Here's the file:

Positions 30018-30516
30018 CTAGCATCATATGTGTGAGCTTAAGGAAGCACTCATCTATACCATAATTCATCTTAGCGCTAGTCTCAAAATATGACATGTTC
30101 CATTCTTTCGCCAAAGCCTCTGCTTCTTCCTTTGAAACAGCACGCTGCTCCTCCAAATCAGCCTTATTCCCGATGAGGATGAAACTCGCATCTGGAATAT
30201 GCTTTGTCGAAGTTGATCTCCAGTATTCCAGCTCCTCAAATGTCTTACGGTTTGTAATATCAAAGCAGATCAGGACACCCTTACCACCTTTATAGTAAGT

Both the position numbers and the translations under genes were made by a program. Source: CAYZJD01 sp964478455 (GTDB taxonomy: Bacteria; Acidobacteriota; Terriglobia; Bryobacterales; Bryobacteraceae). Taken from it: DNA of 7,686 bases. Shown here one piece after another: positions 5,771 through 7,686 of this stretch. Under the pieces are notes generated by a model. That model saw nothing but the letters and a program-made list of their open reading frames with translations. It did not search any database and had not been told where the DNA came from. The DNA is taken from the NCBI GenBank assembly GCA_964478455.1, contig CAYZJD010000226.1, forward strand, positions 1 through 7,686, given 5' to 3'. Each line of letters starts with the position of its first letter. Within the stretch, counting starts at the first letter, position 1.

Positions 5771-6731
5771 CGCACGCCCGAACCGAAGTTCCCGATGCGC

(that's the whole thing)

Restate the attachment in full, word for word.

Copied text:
Positions 30018-30516
30018 CTAGCATCATATGTGTGAGCTTAAGGAAGCACTCATCTATACCATAATTCATCTTAGCGCTAGTCTCAAAATATGACATGTTC
30101 CATTCTTTCGCCAAAGCCTCTGCTTCTTCCTTTGAAACAGCACGCTGCTCCTCCAAATCAGCCTTATTCCCGATGAGGATGAAACTCGCATCTGGAATAT
30201 GCTTTGTCGAAGTTGATCTCCAGTATTCCAGCTCCTCAAATGTCTTACGGTTTGTAATATCAAAGCAGATCAGGACACCCTTACCACCTTTATAGTAAGT

Both the position numbers and the translations under genes were made by a program. Source: CAYZJD01 sp964478455 (GTDB taxonomy: Bacteria; Acidobacteriota; Terriglobia; Bryobacterales; Bryobacteraceae). Taken from it: DNA of 7,686 bases. Shown here one piece after another: positions 5,771 through 7,686 of this stretch. Under the pieces are notes generated by a model. That model saw nothing but the letters and a program-made list of their open reading frames with translations. It did not search any database and had not been told where the DNA came from. The DNA is taken from the NCBI GenBank assembly GCA_964478455.1, contig CAYZJD010000226.1, forward strand, positions 1 through 7,686, given 5' to 3'. Each line of letters starts with the position of its first letter. Within the stretch, counting starts at the first letter, position 1.

Positions 5771-6731
5771 CGCACGCCCGAACCGAAGTTCCCGATGCGC